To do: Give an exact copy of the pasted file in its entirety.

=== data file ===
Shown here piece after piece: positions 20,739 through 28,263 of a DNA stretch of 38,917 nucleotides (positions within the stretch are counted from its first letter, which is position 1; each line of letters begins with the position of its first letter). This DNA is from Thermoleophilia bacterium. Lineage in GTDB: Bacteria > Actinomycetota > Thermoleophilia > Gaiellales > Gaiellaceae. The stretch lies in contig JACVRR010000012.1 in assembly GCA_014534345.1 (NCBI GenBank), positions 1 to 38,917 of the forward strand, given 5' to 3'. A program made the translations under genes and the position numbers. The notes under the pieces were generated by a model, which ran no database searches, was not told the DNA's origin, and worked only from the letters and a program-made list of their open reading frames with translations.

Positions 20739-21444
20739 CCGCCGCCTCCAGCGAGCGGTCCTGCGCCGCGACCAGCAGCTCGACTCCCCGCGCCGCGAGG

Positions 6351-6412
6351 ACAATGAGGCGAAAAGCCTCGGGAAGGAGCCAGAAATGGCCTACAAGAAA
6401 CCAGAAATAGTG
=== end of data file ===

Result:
Shown here piece after piece: positions 20,739 through 28,263 of a DNA stretch of 38,917 nucleotides (positions within the stretch are counted from its first letter, which is position 1; each line of letters begins with the position of its first letter). This DNA is from Thermoleophilia bacterium. Lineage in GTDB: Bacteria > Actinomycetota > Thermoleophilia > Gaiellales > Gaiellaceae. The stretch lies in contig JACVRR010000012.1 in assembly GCA_014534345.1 (NCBI GenBank), positions 1 to 38,917 of the forward strand, given 5' to 3'. A program made the translations under genes and the position numbers. The notes under the pieces were generated by a model, which ran no database searches, was not told the DNA's origin, and worked only from the letters and a program-made list of their open reading frames with translations.

Positions 20739-21444
20739 CCGCCGCCTCCAGCGAGCGGTCCTGCGCCGCGACCAGCAGCTCGACTCCCCGCGCCGCGAGG

Positions 6351-6412
6351 ACAATGAGGCGAAAAGCCTCGGGAAGGAGCCAGAAATGGCCTACAAGAAA
6401 CCAGAAATAGTG